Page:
Jane Wakefield: Naked in Vegas

Las Vegas is the greatest show on Earth, Comdex isn't. Jane Wakefield finds out exactly what is meant by 'naked commerce'

When you get sent to Las Vegas to cover one of the biggest tech conferences in the world you are faced with one of those difficult choices. On the one hand, you have Las Vegas beckoning you from the desert with a blaze of twinkling beacons as if a particularly obsessive fan of Christmas had sprinkled fairy lights across the city floor. On the other you have the great and the good of the tech industry gathered in hotels and conference halls around the town ready to tell you how technology is about to change your life. As a technology journalist I had to choose Comdex, didn't I? Perhaps as a ploy to lure us away from the casinos and rollercoasters, the pre-publicity of the show had promised that this year Comdex was going to be all about 'naked commerce'. Curious as to what this might be -- HP boss Carly Fiorina giving a new meaning to the Las Vegas Strip perhaps? -- I started my time in Vegas determined to find out. Carly left her clothes on, doubtless disappointing the hundreds of nerdy delegates gathered to hear her pearls of wisdom. But if they were disappointed by her outward appearance I was even more disappointed by the so-called words of wisdom she distributed. According to one of the glossy American business magazines being distributed at the conference, Fiorina is the embodiment of the 21st century chief executive -- feisty, visionary and open to ideas. If visionary means taking a soundbite and turning it into an incomprehensible piece of business babble, then Fiorina has vision by the bagful -- and god help the 21st century if it is to led by such people. Apparently she told the board of HP at the end of her first year at the helm that the firm had 'reached the end of the beginning of its reinvention'. And rather than stand up and say "Er Carly what the ---- does that mean?" the board apparently cheered and clapped. Similarly in her keynote she told us that the Internet age was the second Renaissance and if we didn't work together we would find ourselves back in the Dark Ages. It was, she claimed, HP's role in this "Renaissance" was to find the intersection of e-services. Again, a mass of cheers. Suddenly I realised that perhaps I had found the elusive naked commerce promised me. Remember the guy that ran naked through the streets while everyone admired his beautiful robes? Perhaps Comdex 2000 was about to reveal that the Internet story was just a retelling of the Emperor's New Clothes. People eager to make their fortunes on the Net churning out 'we are changing history' soundbites, rather than admitting that they don't have a clue how to make money out of it. Of course the real emperor of Comdex is Bill Gates and he played to a capacity crowd at a mini-Wembley inside one of the Hollywood coliseums which Las Vegas calls hotels. The threat of the penguin and the Department of Justice were nowhere to be seen as the king of Microsoft bared his soul to his audience. If Carly wanted to be a visionary, then Bill, rather touchingly, was happy just to be liked. No soundbites, no visions, just a chat about his favourite topic -- software, a showing off of the latest device to carry his beloved software and a film of him and Steve playing in the park to prove that he knew how to have a laugh. (The image of an uncoordinated Gates running into the arms of the big, bad Steve Ballmer is one that will haunt my dreams for years to come.) But at least it was honest. Technology stripped down to the nuts and bolts with a pretty cool result -- a handheld device which you could write on in normal HANDWRITING. Now, that is naked commerce I can understand. There are only so many keynotes -- naked or not -- a girl can take before the lure of the bright lights overwhelms and after Bill and Carly I was just about reaching saturation point. My loyalty to tech has been questionable at the best of times and there is no way I was coming all the way to Vegas without taking in some Strip action. Sorry to disappoint the gonzos among you but I didn't do a Hunter S Thompson. (In fact, plagued with flu the only drug I took was paracetemol.) But in Vegas you don't need drugs: the town itself is drug enough and it had me hooked in seconds. I was also about to discover the real meaning of naked commerce. Sitting in the press room I had heard many journalists (even American ones) turn up their noses at Las Vegas. "It is so tacky, so awful, so AMERICAN," they complained. I didn't find it tacky at all. In fact I found it quite beautiful. The hotels loom out of the desert like monoliths to pleasure and each comes packaged with its own fantasy. So you have Treasure Island, complete with life-sized pirate boats, the Venetian with its gondolas and recreation of St Marks Square. It is one giant theme park dedicated entirely to the dollar. Las Vegas is a grown-up's playground but at its heart it beckons to the child in all of us. Who wouldn't want to stay in a hotel where penguins and flamingos also live, where rollercoasters wrap themselves around the building, where amusement arcades wait for you in the lobby? And beyond the hotels and the neon lies the American Wild West, the Sierra Nevada mountains, the desert and the huge meandering python of the Colorado river. Naked commerce and the nakedness of the huge American landscape, living side by side, just as it was when the first settlers sought out the American dream. I never did find out what Comdex really meant by naked commerce although I wonder if there was a mix up in the publicity machine. Running side by side with Comdex was a conference dedicated to pornography. Now that really is naked commerce. And, ironically, still by far the biggest money-spinner on the Internet. Take note, Carly and the dedicated Comdex pilgrims. Just as Las Vegas with all its modernity is little different from the America of the Founding Fathers so too is there little new in technology. You can dress it up as the "new Renaissance", but make no mistake the Internet and the technology behind it is just another way of taking your dollar. Photofest from Comdex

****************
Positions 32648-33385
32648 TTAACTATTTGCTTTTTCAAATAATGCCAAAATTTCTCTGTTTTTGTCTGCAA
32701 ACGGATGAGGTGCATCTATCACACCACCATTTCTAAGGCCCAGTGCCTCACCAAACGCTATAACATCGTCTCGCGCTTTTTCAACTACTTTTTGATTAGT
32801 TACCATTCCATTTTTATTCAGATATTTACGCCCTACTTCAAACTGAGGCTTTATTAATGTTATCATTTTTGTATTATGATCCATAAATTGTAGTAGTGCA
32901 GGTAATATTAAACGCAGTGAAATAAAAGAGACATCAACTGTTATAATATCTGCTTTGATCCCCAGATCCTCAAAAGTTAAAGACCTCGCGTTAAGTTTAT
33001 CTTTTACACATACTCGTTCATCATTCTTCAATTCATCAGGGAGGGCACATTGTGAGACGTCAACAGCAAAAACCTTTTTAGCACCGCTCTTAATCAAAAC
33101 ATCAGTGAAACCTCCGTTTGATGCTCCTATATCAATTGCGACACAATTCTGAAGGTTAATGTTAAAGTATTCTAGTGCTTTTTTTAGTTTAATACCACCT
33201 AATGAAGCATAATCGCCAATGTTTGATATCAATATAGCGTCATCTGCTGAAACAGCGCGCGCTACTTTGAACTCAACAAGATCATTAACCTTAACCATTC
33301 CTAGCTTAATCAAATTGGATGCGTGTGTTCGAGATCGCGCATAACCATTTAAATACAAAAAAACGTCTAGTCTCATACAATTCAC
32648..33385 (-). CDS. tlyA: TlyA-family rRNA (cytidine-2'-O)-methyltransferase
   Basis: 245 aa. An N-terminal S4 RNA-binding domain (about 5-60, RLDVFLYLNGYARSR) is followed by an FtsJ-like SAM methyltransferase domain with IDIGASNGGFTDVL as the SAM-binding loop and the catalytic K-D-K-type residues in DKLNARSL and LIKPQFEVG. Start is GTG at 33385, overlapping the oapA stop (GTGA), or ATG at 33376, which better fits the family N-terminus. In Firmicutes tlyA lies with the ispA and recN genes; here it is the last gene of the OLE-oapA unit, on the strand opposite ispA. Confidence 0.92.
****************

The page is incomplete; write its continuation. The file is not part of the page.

Click here for a photo essay showing some of the more unusual designs John Dvorak spotted during last week's Comdex show.